A main feature of the U.S. electoral set-up is its exclusion of third parties from the electoral process. The requirements vary from state to state, for collecting signatures and for validating them. Commonly 3-5,000 signatures, and in some states more than 10-20,000 signatures must be secured from registered voters only. The people gathering signatures must also be registered voters and, depending on the state, people who are residents of the state and sometimes even of the specific district where signatures are gathered. Some states also require a second registered voter to be present to verify the signature, meaning two people are need for every one signature gathered. As well, the signatures must be gathered within a specific, relatively short period of time. These gathering times may be the same in several states, thus for a presidential candidate, numerous teams and funds for them are needed at the same time (see chart below).
For New York State, for example, 15,000 valid signatures of registered voters are needed for presidential candidates, with at least 100 valid signatures from each of half of the state’s 27 congressional districts. These signatures must be collected by two registered voters, one to secure the signature and one to verify it. They could not be collected prior to July 10, and were due on August 21, less than 45 days. Currently four of the third parties have secured ballot access in New York: Greens, Justice (as write-in), Libertarians and Party for Liberation and Socialism.
Democrats and Republicans do not have to meet these same requirements. For many states, having a state-level candidate that secures 2-5 percent of the vote in the previous election for Governor automatically provides ballot status. Given Democrats and Republicans are the parties of the rich, organized and funded by them, for them, and are widely promoted by the state and monopoly media as the only choices, they automatically qualify. Some states also require these two parties to secure a smaller number of signatures.
In addition, there are different procedures for having the signatures validated. These rules are often changed and/or arbitrarily applied by the Secretary of State of the given state, meaning a Democrat or Republican. The third party involved then must challenge these rulings by the Secretary of State in court or accept being removed from the ballot. As well, Democrats and Republicans also routinely challenge signatures of third party candidates to keep them off the ballot. These court challenges can be very expensive and time-consuming, forcing the small parties to spend their time and resources simply getting on the ballot, rather than campaigning. And even when they meet the ballot requirements they are forced off because they cannot meet the financial costs involved in court cases. The Constitution Party, for example, was unable to meet a challenge by Republicans in Pennsylvania for lack of funds. Various challenges of signatures against third parties are also taking place in Michigan, Illinois, Ohio and other states.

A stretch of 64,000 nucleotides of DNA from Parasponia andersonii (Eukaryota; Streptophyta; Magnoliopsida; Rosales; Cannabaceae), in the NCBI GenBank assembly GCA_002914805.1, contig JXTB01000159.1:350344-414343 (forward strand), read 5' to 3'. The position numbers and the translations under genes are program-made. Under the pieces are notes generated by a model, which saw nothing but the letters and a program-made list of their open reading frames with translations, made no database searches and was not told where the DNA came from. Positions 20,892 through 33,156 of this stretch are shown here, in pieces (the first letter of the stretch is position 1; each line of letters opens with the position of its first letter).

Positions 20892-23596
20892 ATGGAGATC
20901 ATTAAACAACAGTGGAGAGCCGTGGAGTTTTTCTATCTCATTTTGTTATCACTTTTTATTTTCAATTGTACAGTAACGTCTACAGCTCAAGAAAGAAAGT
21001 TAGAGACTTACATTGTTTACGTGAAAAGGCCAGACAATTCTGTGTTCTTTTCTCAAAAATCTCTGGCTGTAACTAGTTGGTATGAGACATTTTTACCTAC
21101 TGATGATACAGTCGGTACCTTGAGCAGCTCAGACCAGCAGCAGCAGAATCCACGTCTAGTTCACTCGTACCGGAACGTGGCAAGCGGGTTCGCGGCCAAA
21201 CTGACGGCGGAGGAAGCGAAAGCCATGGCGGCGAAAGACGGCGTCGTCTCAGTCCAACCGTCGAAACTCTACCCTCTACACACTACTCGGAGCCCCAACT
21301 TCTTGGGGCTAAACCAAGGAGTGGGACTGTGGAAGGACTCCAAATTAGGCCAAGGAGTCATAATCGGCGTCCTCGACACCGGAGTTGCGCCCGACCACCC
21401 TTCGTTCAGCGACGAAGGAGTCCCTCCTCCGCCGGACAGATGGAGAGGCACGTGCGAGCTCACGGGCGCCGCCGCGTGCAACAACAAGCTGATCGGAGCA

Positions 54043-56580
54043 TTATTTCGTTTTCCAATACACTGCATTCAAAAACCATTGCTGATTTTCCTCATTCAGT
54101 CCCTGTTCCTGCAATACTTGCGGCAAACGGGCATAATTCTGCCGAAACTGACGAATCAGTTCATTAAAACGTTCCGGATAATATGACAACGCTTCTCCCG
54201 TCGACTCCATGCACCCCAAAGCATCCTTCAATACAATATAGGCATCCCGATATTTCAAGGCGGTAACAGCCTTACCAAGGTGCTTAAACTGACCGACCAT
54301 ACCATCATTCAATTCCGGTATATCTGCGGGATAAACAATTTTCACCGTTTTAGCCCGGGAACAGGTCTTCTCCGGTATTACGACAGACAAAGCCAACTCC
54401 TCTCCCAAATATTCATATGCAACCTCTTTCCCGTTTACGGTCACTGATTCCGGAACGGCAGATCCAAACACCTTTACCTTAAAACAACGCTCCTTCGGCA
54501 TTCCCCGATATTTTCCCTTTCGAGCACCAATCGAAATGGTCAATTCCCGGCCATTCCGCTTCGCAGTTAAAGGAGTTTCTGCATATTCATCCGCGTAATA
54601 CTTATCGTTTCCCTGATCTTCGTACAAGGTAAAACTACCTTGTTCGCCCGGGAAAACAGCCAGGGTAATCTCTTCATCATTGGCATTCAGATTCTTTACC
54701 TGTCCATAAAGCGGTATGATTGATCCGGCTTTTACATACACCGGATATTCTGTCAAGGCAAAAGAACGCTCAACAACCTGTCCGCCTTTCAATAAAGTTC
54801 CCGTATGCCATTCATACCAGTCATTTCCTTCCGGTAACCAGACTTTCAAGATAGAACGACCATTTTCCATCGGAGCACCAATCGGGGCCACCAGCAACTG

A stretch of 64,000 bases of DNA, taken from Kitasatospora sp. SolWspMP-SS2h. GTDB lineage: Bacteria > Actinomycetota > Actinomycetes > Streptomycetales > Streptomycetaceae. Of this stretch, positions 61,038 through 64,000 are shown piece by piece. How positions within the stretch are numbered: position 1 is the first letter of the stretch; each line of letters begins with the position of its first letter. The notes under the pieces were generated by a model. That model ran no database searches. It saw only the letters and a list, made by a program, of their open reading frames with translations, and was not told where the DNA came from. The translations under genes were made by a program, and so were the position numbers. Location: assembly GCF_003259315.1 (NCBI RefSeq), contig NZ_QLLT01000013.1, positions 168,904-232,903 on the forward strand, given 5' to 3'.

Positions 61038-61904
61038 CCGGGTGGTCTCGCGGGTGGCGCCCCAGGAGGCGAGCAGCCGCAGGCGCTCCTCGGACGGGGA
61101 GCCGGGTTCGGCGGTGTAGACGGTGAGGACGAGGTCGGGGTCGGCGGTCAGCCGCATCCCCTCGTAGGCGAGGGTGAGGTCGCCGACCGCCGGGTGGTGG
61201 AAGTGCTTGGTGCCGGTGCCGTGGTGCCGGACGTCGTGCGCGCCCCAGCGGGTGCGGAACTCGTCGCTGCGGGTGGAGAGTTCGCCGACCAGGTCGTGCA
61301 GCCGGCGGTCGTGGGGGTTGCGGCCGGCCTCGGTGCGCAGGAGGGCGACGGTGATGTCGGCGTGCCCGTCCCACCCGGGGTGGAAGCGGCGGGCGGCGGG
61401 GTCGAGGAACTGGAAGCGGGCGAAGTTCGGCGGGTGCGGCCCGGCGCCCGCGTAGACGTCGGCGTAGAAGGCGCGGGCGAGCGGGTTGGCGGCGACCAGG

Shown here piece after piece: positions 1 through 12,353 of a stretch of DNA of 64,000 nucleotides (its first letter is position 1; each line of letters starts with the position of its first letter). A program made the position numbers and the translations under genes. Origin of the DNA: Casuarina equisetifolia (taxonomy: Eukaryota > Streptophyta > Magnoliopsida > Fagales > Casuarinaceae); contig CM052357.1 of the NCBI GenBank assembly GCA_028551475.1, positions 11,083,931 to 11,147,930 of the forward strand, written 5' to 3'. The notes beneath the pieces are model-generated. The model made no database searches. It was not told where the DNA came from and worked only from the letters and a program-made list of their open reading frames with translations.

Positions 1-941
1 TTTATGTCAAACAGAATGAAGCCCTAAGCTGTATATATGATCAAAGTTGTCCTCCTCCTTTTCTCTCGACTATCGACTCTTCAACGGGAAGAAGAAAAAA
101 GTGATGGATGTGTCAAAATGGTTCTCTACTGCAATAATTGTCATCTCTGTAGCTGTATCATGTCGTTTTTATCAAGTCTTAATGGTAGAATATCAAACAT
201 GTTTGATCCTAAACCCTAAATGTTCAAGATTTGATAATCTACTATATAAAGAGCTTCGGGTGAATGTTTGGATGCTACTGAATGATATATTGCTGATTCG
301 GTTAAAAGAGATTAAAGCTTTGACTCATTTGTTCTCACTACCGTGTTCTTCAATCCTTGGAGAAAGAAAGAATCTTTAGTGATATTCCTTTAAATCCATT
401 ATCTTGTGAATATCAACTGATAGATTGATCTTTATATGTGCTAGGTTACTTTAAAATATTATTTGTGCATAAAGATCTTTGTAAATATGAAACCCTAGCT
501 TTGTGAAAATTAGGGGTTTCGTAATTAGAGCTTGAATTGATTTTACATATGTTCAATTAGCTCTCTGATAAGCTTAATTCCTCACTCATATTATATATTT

All of these ballot requirements for candidates are in addition to requirements for getting the individual parties registered in each state. This often involves securing ballot status for at least one candidate at the federal level, spending $5000 to do so and having a party structure approved by the state.
Given the obstacles and arbitrary actions by Democrats and Republicans, either through court challenges or their Secretaries of State, it is rare for a third party to be on the ballot in all fifty states. For this year, the Libertarians, for example, are so far on the ballot in 42 states and the Green Party in 32 and three others in less than 15 and the rest in less than 5.
It is an unequal and discriminatory set-up that claims to be “free and fair.” The Pennsylvania constitution even requires that “Elections shall be free and equal.” Yet it is one of the most difficult for third parties, requiring 20,601 signatures for presidential candidates for 2012.
In this modern day, when most other industrialized states have numerous parties participating in elections, the U.S. set up is designed to exclude third parties. Just what are the Democrats and Republicans so afraid of? And how can they speak repeatedly about equal opportunity when election laws block participation by third parties and the voters they represent?